As with any emerging technology and market there are multiple risks. The cryptocurrency industry is still in its early stages which means the potential is great but the risks are great too. We will delve into cyber-security another day, but let’s talk about the main risks:

Small volume, high volatility

Most stock and commodities trading happens in a few exchanges. Liquidity is high in these particular exchanges. Crypto, however, is fragmented all around the world in dozens of platforms. If you trade on a small exchange and somebody trades $10M, the price could swing wildly for a few minutes. This would not happen at Stablehouse. Stablehouse’s partners simultaneously trade in all the biggest venues around the world to deliver the best exchange rates without affecting the price (the technical term is low price slippage).

Regulatory Risk

We have come a long way in the last 5 years. More and more regulators understand that crypto brings new economic opportunities and is a fertile ground for innovation. However, when exchanges or platforms operate in non-regulated countries several problems can emerge: bans, asset seizures, unexpected taxes, or being associated with illicit operations like money laundering. If you invest in crypto through a platform, make sure it operates in a jurisdiction with clear and transparent regulations [1].

Market crashes

Large drawdowns in the price of Bitcoin have occurred in the past, dragging down correlated crypto-assets [2][3]. We have seen that the price recovered long term, and that cryptocurrencies have a lot of room for growth. However, a multi-year bear market is a risk to keep in mind.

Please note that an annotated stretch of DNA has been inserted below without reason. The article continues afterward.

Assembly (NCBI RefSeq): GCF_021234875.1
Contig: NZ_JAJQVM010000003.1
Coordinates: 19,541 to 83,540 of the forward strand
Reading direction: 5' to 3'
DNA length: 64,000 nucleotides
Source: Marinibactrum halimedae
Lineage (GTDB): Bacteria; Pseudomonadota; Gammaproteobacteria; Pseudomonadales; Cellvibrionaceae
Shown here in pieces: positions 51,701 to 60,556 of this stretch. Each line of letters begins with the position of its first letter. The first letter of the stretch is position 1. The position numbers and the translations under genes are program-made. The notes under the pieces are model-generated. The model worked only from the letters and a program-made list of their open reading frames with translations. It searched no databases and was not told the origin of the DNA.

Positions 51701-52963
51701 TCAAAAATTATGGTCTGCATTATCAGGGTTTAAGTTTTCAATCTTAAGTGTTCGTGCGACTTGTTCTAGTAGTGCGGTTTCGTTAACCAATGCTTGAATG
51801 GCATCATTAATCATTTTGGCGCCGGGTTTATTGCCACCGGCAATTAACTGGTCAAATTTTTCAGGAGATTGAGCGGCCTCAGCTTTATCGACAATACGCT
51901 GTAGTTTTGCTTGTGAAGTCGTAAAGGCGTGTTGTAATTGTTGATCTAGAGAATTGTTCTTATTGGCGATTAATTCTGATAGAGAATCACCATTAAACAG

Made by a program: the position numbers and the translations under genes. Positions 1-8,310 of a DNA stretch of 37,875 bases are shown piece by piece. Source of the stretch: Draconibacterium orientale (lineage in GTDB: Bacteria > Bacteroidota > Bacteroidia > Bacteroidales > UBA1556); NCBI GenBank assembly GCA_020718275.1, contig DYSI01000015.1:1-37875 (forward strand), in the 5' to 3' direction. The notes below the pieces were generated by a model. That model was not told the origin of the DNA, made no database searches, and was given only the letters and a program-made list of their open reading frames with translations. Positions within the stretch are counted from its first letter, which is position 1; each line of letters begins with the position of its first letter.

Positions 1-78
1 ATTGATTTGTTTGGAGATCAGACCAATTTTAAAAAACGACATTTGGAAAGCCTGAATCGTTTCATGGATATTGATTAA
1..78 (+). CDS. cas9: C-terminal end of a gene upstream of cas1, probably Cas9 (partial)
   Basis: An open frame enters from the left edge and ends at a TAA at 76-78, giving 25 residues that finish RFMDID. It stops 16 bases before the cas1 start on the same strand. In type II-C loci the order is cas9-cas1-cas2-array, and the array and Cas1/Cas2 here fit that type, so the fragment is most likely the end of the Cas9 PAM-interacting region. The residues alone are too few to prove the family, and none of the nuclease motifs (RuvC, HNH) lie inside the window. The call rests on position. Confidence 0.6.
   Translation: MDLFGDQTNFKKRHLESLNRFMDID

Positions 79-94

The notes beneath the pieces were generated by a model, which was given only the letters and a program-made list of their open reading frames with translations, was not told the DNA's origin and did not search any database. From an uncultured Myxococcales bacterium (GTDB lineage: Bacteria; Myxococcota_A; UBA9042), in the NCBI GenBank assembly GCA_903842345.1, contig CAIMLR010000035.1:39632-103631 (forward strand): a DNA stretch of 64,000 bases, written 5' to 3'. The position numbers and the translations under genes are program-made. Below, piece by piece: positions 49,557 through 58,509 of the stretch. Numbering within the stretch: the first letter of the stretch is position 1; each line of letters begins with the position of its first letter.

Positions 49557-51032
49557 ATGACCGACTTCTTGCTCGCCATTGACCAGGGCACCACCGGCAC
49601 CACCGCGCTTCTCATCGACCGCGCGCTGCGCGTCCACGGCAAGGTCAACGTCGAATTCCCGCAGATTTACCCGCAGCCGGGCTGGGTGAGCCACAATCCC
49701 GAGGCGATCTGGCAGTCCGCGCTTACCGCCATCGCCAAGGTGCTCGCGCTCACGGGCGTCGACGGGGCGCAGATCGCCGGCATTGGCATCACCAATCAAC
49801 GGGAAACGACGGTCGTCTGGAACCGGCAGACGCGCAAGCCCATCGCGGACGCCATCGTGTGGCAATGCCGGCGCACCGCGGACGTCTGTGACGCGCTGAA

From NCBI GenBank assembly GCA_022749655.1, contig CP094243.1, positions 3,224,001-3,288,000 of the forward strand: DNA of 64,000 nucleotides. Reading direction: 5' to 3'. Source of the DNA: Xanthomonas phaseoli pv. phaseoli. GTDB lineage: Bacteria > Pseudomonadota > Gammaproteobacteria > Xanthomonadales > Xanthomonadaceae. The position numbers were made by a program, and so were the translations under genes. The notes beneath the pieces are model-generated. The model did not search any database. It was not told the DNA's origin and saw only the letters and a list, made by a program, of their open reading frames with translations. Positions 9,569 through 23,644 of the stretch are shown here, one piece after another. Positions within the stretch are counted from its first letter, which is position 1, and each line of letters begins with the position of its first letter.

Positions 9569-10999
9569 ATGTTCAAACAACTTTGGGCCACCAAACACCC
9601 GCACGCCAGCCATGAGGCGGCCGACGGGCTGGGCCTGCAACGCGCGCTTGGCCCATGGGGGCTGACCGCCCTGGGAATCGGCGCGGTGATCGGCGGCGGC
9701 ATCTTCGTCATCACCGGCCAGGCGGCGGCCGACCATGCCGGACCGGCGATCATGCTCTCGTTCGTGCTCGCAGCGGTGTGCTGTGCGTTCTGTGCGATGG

Source: visualcapitalist.


All blockchains are software running on computers around the world. Since software is written by humans, no software is free of errors (called software bugs). The Bitcoin protocol itself had dozens of bugs which are now fixed [4]. Software companies know that catching bugs requires three ingredients: time, expertise and incentives.

People have been inspecting the Bitcoin software for 11 years now. Thousands of expert hackers and programmers have studied it carefully. If finding a flaw can net you billions of dollars, you can be sure that hackers are trying! This gives people confidence that no major flaws remain in the protocol. Younger blockchains which are still introducing major changes are riskier and will have to stand the test of time [5]. And riskier still are smart contracts developed a year ago or even last month. Smart contracts need to be audited several times and battle tested for years before their risk decreases.

Empty promises

A common phrase in the crypto-space is “don’t trust, verify”. It is a reference to the Bitcoin ledger which anyone can download to verify that each and every coin is there, and that no more than 21M have been issued. For traditional investment banks you need to trust their auditors assuming they share their findings. Equally, in the crypto world, there is a spectrum of transparency. Thousands of individuals audit Bitcoin and Ethereum daily and automatically. But other coins may hide several layers of trust. Some US digital coins promise that there is 1 USD in a bank for each 1 US digital coin. “don’t trust, verify” is a good guiding principle here too. Are there audits or attestations? Has the company who issues the digital coins been transparent in the past? If the answer is no, the risk profile of the coin needs to go up.

Although cryptocurrency has brought fantastic returns in the last years, one should remember that these are risky assets. The prudent investor should not invest more than what they are willing to lose. To explore the opportunities at Stablehouse, click here.

Essential References

[1] 2021, Why is Stablehouse regulated in Bermuda?, Stablehouse Help Center
[2] 2017, Michael Harris, A Few Bitcoin Statistics and Similarities to Equities, Medium
[3] 2019, Galaxy Digital Research, Contextualized Analysis of Bitcoin Drawdowns, Medium
[4] 2019, Kai Sedgwick, Bitcoin History Part 10: The 184 Billion BTC Bug,
[5] 2020, H. Chen et al., A Survey on Ethereum Systems Security, ACM Comput. Surv.